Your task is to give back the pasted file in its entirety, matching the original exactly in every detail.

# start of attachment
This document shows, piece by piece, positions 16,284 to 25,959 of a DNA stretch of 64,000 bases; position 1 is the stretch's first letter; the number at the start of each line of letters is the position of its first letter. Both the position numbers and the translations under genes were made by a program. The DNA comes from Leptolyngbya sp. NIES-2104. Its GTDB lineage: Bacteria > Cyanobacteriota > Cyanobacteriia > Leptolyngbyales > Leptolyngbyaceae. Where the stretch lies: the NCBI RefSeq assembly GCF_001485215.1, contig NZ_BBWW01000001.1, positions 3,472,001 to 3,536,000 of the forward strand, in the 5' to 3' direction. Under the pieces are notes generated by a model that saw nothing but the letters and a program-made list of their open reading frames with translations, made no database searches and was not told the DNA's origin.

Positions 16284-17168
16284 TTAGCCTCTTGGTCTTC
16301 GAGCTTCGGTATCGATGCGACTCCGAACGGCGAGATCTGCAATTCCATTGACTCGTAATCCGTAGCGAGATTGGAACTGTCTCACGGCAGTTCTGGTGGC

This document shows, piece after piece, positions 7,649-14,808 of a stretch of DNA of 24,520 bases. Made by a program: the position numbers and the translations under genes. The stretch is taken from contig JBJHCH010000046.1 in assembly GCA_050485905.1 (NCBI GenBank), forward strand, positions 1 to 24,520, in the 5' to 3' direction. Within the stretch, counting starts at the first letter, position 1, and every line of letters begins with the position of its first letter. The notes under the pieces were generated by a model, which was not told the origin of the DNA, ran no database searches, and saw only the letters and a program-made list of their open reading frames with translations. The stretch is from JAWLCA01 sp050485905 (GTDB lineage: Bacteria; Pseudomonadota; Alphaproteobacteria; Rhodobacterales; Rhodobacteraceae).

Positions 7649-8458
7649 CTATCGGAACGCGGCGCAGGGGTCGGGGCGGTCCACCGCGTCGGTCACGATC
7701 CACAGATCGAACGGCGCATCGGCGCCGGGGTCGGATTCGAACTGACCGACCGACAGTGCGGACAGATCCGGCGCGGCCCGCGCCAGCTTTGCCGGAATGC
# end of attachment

This document shows, piece by piece, positions 16,284 to 25,959 of a DNA stretch of 64,000 bases; position 1 is the stretch's first letter; the number at the start of each line of letters is the position of its first letter. Both the position numbers and the translations under genes were made by a program. The DNA comes from Leptolyngbya sp. NIES-2104. Its GTDB lineage: Bacteria > Cyanobacteriota > Cyanobacteriia > Leptolyngbyales > Leptolyngbyaceae. Where the stretch lies: the NCBI RefSeq assembly GCF_001485215.1, contig NZ_BBWW01000001.1, positions 3,472,001 to 3,536,000 of the forward strand, in the 5' to 3' direction. Under the pieces are notes generated by a model that saw nothing but the letters and a program-made list of their open reading frames with translations, made no database searches and was not told the DNA's origin.

Positions 16284-17168
16284 TTAGCCTCTTGGTCTTC
16301 GAGCTTCGGTATCGATGCGACTCCGAACGGCGAGATCTGCAATTCCATTGACTCGTAATCCGTAGCGAGATTGGAACTGTCTCACGGCAGTTCTGGTGGC

This document shows, piece after piece, positions 7,649-14,808 of a stretch of DNA of 24,520 bases. Made by a program: the position numbers and the translations under genes. The stretch is taken from contig JBJHCH010000046.1 in assembly GCA_050485905.1 (NCBI GenBank), forward strand, positions 1 to 24,520, in the 5' to 3' direction. Within the stretch, counting starts at the first letter, position 1, and every line of letters begins with the position of its first letter. The notes under the pieces were generated by a model, which was not told the origin of the DNA, ran no database searches, and saw only the letters and a program-made list of their open reading frames with translations. The stretch is from JAWLCA01 sp050485905 (GTDB lineage: Bacteria; Pseudomonadota; Alphaproteobacteria; Rhodobacterales; Rhodobacteraceae).

Positions 7649-8458
7649 CTATCGGAACGCGGCGCAGGGGTCGGGGCGGTCCACCGCGTCGGTCACGATC
7701 CACAGATCGAACGGCGCATCGGCGCCGGGGTCGGATTCGAACTGACCGACCGACAGTGCGGACAGATCCGGCGCGGCCCGCGCCAGCTTTGCCGGAATGC